“The Storytelling Animal” Quotes

I recently read “The Storytelling Animal: How Stories Make Us Human” by Jonathan Gottschall. Below are the quotes I found most interesting. As always, if you like the quotes, please buy the book here.

Storytelling Cover“In one study, they found that heavy fiction readers had better social skills – as measured by tests of social and empathic ability – than those who mainly read nonfiction.” (66)

“Fiction is a powerful and ancient virtual reality technology that simulates the big dilemmas of human life.” (67)

“The left brain is a relentless explainer, and it would rather fabricate a story than leave something unexplained.” (99)

“In short, the storytelling mind is a factory that churns out true stories when it can, but will manufacture lies when it can’t.” (103)

“The world’s priests and shamans knew what psychology would later confirm: if you want a message to burrow into a human mind, work it into a story.” (118)

“Throughout most of our history, we’re taught myths. The myths tell us that not only are we the good guys, but we are the smartest, boldest, best guys that ever were.” (125)

“We won’t go along [with a story] if someone tries to tell us that bad is good, and good is bad.” (129)

“Storytellers never ask us to approve. Morally repellent acts are a great staple of fiction, but so is the storyteller’s condemnation.” (130)

“It’s worth remembering that until recently, storytellers who attacked group values faced real risks. For tens of thousands of years before the invention of the book, story was an exclusively oral medium.” (133)

“In Appel’s study, people who mainly watched drama and comedy on TV – as opposed to heavy viewers of news programs and documentaries – had substantially stronger “just-world” beliefs.” (136)

“Appel concludes that fiction, by constantly marinating our brains in the theme of poetic justice, may be partly responsible for the overly optimistic sense that the world is, on the whole, a just place. And yet the fact that we take this lesson to heart may be an important part of what makes human societies work.” (136)

“IF the movie is good, the people will respond to it like a single organism. They will flinch together, gasp together, roar with laughter together, choke up together. A film takes a motley association of strangers and syncs them up. It choreographs how they feel and what they think, how fast their hearts beat, how hard they breathe, and how much they perspire. A film melds minds. It imposes emotional and psychic unity. Until the light come up and the credits roll, a film makes people one.” (136)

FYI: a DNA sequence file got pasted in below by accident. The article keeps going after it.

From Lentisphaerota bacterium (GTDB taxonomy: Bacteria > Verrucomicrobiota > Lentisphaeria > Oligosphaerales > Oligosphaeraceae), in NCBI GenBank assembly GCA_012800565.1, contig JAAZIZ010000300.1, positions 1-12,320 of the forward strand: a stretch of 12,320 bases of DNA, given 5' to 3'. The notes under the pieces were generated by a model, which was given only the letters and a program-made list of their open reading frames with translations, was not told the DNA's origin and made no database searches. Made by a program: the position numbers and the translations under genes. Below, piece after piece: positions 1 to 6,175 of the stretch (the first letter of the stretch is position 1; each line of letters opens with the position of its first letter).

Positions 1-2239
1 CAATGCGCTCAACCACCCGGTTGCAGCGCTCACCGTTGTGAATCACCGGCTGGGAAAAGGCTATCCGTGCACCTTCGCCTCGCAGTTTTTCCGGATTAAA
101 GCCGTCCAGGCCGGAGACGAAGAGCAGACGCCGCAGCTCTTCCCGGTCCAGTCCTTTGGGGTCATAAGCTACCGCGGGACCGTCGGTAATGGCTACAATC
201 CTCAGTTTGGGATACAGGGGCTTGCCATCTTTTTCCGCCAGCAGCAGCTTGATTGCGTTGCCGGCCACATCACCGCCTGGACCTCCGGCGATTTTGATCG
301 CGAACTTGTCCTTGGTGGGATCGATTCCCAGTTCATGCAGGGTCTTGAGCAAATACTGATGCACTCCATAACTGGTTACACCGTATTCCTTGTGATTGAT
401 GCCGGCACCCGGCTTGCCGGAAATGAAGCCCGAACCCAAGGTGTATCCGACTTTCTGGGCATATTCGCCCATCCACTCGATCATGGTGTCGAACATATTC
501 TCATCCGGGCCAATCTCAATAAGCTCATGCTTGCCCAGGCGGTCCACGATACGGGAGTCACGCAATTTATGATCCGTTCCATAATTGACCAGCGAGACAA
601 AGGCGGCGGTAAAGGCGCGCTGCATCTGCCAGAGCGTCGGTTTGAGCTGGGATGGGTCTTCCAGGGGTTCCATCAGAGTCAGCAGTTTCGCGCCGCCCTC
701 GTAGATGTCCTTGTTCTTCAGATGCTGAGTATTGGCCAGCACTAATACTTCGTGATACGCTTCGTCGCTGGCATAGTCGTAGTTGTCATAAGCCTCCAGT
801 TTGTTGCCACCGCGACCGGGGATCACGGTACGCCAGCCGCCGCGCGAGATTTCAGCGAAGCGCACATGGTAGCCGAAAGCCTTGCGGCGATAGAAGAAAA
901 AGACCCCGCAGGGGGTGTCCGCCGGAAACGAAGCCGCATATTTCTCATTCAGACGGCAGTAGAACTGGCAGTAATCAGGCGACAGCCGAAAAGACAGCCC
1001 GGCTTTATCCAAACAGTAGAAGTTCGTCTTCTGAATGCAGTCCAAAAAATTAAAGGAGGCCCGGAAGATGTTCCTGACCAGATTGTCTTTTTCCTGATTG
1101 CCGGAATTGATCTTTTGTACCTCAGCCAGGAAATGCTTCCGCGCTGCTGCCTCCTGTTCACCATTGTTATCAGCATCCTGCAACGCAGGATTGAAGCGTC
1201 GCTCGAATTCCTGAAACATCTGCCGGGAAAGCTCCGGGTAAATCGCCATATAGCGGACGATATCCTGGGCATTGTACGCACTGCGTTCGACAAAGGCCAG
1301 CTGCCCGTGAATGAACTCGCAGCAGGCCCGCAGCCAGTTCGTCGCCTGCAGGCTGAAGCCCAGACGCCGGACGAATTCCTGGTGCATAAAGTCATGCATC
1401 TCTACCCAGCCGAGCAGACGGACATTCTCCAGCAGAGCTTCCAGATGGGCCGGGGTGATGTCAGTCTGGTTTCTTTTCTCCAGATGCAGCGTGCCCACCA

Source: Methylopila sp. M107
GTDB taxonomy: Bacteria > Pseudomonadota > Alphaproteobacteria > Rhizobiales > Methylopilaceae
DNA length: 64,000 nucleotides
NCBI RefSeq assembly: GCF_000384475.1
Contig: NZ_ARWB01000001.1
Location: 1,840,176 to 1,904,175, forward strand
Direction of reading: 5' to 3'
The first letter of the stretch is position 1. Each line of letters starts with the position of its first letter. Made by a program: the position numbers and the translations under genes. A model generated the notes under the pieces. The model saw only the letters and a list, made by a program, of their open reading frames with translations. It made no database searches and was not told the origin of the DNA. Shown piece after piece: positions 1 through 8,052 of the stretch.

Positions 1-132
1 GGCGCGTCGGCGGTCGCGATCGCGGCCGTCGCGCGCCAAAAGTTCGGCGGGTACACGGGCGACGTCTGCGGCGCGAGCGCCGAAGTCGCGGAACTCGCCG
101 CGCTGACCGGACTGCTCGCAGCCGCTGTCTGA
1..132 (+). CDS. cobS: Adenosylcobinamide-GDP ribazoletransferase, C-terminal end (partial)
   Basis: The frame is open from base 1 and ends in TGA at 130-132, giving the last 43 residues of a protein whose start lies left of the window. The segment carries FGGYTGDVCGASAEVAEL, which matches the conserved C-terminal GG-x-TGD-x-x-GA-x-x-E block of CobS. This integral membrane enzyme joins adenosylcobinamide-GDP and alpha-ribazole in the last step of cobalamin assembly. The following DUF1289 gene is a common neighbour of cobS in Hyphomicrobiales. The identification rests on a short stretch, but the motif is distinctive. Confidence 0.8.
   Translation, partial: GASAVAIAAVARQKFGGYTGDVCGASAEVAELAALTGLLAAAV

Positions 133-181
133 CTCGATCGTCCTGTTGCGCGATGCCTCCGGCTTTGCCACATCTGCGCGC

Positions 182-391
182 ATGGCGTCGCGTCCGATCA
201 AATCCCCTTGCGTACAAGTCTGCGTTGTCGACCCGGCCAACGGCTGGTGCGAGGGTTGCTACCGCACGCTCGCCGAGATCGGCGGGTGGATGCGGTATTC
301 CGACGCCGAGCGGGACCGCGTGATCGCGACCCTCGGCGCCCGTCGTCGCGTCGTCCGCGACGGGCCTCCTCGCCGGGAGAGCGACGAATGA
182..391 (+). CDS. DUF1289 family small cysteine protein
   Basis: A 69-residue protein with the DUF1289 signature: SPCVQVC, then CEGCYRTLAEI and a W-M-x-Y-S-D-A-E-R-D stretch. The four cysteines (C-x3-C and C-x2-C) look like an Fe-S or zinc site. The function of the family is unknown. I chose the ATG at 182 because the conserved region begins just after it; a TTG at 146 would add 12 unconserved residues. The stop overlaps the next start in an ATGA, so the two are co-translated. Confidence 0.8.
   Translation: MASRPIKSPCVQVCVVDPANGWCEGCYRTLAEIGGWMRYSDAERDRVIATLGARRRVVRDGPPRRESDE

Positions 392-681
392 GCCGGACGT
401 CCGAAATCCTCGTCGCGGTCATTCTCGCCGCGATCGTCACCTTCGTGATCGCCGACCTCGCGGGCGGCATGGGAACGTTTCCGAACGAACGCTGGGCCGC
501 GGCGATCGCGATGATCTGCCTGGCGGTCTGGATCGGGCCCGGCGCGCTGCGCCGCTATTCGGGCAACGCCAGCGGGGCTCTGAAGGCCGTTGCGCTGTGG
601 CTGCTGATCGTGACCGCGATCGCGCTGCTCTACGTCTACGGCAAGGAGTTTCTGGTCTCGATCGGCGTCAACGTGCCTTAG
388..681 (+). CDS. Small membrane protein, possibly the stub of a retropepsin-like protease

“Until the past few centuries, story was always an intensely communal activity.” (136)

“Tolstoy believed that an artist’s job is to “infect” his audience with his own ideas and emotions – “the stronger the infection, the better is the art as art.” (149)

“In fact, fiction seems to be more effective at changing beliefs than nonfiction, which is designed to persuade through argument and evidence.” (150)

“We are critical and skeptical. But when we are absorbed in a story, we drop our intellectual guard.” (152)

“Researchers found that memory was much less trustworthy than anyone had previously suspected.” (167)

“The past, like the future, does not really exist. They are both fantasies created in our minds. The future is a probabilistic simulation we run in our heads in order to help shape the world we want to live in. The past, unlike the future, has actually happened. But the past, as represented in our minds, is a mental simulation, too. Our memories are not precise records of what actually happened. They are reconstructions of what happened, and many of the details – small and large – are unreliable.” (169)

“We misremember the past in a way that allows us to maintain protagonist status in the stories of our own lives.” (170)

“William Hirstein writes, ‘The truth is depressing. We are going to die, most likely after illness; all our friends will likewise die; we are tiny insignificant dots on a tiny planet. Perhaps with the advent of broad intelligence and foresight comes the need for… self-deception to keep depression and its consequent lethargy at bay.” (175)

“Novelists who target highbrow readers shouldn’t complain when those are the only readers they get.” (179)

Liked the quotes? Buy the book here.

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